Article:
There was no shortage of ladies on the music scene in 1988. While Whitney Houston belted out “So Emotional,” Debbie Gibson sang “Shake Your Love.” Belinda Carlisle let us know that “Heaven Is A Place On Earth,” and the group Exposé reminded us that “Seasons Change.” However, there was one young lady who came on the scene in a quiet, unassuming manner and took music listeners, critics and the charts by storm. Armed with her guitar, socially-conscious songs and a beautifully unique and sometimes haunting voice, Tracy Chapman released her self-titled, debut album. It didn’t take long for music listeners to notice the 24-year old, Cleveland, Ohio native; her album went platinum just a couple of weeks after its release. In a time of huge production budgets and videos with elaborate choreography, Chapman showed the music world that at the end of the day, it’s all about good songs, and she had plenty of ‘em. The single “Fast Car” raced up the charts, making it to number six on the Billboard Hot 100 in the U.S. to the top ten in the U.K. Chapman’s music eventually became a mainstay on radio disc jockey playlists. In particular, college radio listeners embraced songs like “She’s Got Her Ticket,” “Mountains O’ Things,” “Baby Can I Hold You,” and “Talkin’ ‘Bout A Revolution.” Chapman’s album wound up topping the U.S. Billboard 200 chart in addition to making it to number one on several other charts worldwide. In 1989 Tracy Chapman was number ten on Rolling Stone Magazine’s “100 Greatest Albums of the 80s” list. Also in 1989, Chapman was nominated for seven Grammy Awards and took home three of them, including Best New Artist, Best Contemporary Folk Album, and Best Female Pop Vocal Performance.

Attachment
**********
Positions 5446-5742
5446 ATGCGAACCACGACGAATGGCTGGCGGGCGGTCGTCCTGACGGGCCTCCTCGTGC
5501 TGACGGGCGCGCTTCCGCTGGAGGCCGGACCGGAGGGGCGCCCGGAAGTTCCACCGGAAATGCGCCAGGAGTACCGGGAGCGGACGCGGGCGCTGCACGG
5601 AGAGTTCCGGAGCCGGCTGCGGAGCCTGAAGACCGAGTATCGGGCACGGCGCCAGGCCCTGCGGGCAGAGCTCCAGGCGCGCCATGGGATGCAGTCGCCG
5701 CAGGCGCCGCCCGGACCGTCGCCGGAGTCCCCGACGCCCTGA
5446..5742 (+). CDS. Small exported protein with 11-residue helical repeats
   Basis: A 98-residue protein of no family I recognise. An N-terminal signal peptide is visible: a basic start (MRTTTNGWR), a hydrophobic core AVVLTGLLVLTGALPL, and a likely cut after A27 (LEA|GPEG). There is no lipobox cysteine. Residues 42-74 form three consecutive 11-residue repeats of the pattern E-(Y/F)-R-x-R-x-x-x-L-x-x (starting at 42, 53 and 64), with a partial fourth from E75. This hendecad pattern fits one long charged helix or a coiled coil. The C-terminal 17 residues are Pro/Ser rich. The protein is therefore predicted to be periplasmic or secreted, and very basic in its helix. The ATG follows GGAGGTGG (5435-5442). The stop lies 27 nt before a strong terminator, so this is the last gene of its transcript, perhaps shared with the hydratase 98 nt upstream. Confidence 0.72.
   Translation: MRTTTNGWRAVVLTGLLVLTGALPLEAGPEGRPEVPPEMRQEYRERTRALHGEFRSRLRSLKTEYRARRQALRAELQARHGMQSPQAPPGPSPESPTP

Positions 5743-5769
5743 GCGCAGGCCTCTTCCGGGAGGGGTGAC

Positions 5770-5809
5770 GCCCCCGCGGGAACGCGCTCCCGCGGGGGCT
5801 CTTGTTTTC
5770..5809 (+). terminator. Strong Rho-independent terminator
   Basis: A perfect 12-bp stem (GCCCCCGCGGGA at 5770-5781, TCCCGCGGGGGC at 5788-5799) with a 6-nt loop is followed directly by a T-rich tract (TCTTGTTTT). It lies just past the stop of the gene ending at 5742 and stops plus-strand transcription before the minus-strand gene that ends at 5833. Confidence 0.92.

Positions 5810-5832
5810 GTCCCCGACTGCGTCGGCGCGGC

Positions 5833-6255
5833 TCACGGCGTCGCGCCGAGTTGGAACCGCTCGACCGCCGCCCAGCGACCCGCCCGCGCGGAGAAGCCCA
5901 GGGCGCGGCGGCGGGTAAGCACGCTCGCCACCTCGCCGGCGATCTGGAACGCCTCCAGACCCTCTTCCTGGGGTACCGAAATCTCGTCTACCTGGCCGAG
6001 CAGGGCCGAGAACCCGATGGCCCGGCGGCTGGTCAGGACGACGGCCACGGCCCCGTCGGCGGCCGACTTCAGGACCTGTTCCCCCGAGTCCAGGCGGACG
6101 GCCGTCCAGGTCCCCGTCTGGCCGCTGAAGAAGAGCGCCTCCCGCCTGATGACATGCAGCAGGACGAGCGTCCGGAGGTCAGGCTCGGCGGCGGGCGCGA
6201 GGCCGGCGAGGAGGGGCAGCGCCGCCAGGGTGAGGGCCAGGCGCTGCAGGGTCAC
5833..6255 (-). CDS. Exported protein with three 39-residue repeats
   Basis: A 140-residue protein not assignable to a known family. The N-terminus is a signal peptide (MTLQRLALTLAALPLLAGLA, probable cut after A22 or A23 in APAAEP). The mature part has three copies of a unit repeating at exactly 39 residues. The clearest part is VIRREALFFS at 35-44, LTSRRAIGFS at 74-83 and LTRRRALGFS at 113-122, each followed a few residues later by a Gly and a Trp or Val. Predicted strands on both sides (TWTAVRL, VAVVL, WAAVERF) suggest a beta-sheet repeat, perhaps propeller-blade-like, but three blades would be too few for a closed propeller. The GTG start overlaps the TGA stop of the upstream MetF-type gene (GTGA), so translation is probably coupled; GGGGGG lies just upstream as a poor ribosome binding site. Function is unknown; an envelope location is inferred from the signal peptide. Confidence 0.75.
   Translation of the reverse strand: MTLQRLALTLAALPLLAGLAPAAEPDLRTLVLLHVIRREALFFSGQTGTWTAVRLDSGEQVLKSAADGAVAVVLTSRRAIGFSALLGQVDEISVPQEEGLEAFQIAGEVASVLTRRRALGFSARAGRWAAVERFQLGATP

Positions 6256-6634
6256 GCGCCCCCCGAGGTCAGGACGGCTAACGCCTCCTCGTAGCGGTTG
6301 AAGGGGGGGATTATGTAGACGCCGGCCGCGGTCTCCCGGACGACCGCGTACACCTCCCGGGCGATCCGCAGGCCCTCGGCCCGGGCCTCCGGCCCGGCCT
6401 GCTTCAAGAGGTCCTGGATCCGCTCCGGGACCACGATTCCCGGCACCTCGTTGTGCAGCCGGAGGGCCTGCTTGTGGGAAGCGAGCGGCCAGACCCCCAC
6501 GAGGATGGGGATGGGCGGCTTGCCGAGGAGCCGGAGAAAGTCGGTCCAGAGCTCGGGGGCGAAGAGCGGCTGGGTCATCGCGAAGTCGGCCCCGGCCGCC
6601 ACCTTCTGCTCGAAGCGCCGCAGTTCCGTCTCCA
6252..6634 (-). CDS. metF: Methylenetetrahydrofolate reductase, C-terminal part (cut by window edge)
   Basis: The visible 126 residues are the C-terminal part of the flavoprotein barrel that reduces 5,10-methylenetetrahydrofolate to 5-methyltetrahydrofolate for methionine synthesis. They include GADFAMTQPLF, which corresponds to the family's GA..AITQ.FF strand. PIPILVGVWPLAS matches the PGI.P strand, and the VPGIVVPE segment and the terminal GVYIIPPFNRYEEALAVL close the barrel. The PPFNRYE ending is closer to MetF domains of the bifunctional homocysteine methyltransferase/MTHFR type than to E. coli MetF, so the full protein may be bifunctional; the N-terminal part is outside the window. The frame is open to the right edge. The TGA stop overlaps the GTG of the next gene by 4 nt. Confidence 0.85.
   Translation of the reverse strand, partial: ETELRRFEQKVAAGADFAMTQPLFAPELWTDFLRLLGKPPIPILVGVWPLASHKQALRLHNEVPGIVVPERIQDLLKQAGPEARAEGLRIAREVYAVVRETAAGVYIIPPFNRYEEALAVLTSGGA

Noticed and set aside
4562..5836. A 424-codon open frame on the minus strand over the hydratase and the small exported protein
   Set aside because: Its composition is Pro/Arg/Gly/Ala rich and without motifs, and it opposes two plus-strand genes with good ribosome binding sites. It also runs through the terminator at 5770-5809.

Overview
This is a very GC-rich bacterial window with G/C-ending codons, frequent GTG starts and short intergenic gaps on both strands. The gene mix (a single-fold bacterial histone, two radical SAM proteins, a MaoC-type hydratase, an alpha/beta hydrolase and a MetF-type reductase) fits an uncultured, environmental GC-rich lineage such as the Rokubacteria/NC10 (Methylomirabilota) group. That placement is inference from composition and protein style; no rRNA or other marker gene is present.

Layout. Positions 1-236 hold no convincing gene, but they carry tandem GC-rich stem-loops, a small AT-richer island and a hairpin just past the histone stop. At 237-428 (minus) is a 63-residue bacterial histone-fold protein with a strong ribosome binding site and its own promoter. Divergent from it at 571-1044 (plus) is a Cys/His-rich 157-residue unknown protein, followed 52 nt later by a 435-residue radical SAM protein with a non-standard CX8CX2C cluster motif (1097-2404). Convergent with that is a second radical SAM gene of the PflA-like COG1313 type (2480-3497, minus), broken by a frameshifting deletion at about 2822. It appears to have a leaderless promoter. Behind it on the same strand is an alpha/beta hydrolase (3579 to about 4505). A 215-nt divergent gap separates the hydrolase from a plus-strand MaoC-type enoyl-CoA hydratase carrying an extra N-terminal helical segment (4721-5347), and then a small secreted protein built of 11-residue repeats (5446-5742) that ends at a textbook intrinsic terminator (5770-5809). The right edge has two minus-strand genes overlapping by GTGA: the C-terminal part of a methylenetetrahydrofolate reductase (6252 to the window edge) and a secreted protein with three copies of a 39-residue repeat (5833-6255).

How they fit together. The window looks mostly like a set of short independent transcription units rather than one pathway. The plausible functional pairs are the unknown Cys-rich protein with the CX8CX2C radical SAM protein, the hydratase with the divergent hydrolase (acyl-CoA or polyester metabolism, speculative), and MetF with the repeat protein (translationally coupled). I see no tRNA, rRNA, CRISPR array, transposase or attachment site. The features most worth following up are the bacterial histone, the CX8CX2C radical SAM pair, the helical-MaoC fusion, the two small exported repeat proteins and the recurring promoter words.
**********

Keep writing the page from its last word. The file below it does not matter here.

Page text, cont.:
Montrose Cunningham is an independent funk/rock/soul artist and devoted music aficionado residing in Dallas, Texas. When he isn’t digging through the crates–digital and analog–he’s jamming with his band or hanging with his daughters, sometimes at the same time. Purchase his latest release “Inertia” at www.cdbaby.com/cd/montrose, visit him on Facebook, and follow him on Twitter @MontroseC. Check out his blog, Daddy Rock Star, at http://daddyrockstar.tumblr.com/.